What it comes down to isn’t regret, but remorse. Not a lawlerly quibbling over which choice you’d need to make differently in order to become a different person. Not heedless forward motion that insists that since there’s nothing to be done about the past, there’s also no point in looking back on it. Throughout Better Call Saul, and especially throughout its final season, Jimmy responds to calls for remorse—from Chuck and later from Kim—with a rage that is almost bewildering, and with a deliberate, headlong leap into his worst qualities. His salvation comes not from rejecting the Saul Goodman persona—as the series’s final scenes reveal, that is impossible, and anyway the trick he pulls off to protect Kim is as classic a Jimmy McGill manipulation as any we’ve seen, saving his soul with the exact same tools he used to damn it. No, what’s different is that for possibly the first time in his life, Jimmy allows himself to feel and express remorse, to recognize that he has done damage—to Howard, to Kim, to Chuck—and that there is no trick, no scheme, no story he can pull out of nowhere that will change or make up for that.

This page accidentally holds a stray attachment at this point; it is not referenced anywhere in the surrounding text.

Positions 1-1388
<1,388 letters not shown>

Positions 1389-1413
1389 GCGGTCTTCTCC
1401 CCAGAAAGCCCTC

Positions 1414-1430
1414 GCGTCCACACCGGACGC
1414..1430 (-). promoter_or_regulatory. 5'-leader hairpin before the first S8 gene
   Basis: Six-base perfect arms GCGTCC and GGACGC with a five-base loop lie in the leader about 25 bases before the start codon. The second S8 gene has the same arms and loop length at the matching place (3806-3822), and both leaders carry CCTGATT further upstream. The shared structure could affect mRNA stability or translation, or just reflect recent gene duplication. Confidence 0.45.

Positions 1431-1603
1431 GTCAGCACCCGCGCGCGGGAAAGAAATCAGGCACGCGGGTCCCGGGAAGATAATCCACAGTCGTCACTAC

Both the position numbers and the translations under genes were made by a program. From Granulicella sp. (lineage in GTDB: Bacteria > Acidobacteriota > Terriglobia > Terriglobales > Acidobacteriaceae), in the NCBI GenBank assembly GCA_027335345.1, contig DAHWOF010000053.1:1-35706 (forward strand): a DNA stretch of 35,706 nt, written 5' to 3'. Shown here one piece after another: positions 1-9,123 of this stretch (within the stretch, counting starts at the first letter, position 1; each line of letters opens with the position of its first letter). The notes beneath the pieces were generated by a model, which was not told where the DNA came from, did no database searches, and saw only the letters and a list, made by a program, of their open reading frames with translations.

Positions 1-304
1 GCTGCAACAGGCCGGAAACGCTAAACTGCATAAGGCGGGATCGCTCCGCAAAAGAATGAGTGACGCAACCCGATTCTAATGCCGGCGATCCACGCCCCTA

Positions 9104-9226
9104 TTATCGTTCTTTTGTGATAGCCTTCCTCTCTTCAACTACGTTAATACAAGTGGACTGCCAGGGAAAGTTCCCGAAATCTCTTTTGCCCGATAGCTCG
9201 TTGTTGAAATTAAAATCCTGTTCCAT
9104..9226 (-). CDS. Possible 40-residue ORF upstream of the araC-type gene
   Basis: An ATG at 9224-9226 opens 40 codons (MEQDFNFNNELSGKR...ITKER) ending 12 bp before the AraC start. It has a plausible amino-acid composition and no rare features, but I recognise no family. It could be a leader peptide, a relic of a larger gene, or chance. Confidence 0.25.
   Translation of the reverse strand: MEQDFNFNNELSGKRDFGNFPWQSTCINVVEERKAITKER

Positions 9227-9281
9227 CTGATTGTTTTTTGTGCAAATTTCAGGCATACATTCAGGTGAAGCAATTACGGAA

If the type of ending you choose for your story determines the type of story it was, then Better Call Saul ends as a love story. Which seems fitting for a character who, nearly alone among the ranks of TV anti-heroes, was not only capable of love, but good at it. Good at taking care of the people he loved, good at recognizing their needs, good at putting them ahead of himself. That capacity for love wasn’t always benign—it was love for Kim, for example, that led Jimmy to hurt Chuck so horribly. But it made him, in turn, easier for us to love. It made it heartbreaking when he did things we couldn’t countenance. What Jimmy does with his final expression of remorse is admit that he has, at times, loved badly, and take the opportunity to correct that, to perform one last act of love towards the one person whom he can still make amends to. With his final choice, Jimmy reminds us why we loved him. He makes it possible for us to forgive him. As sad and as hopeless a place as the show leaves him in, it might still be the best, happiest ending he could have made for himself.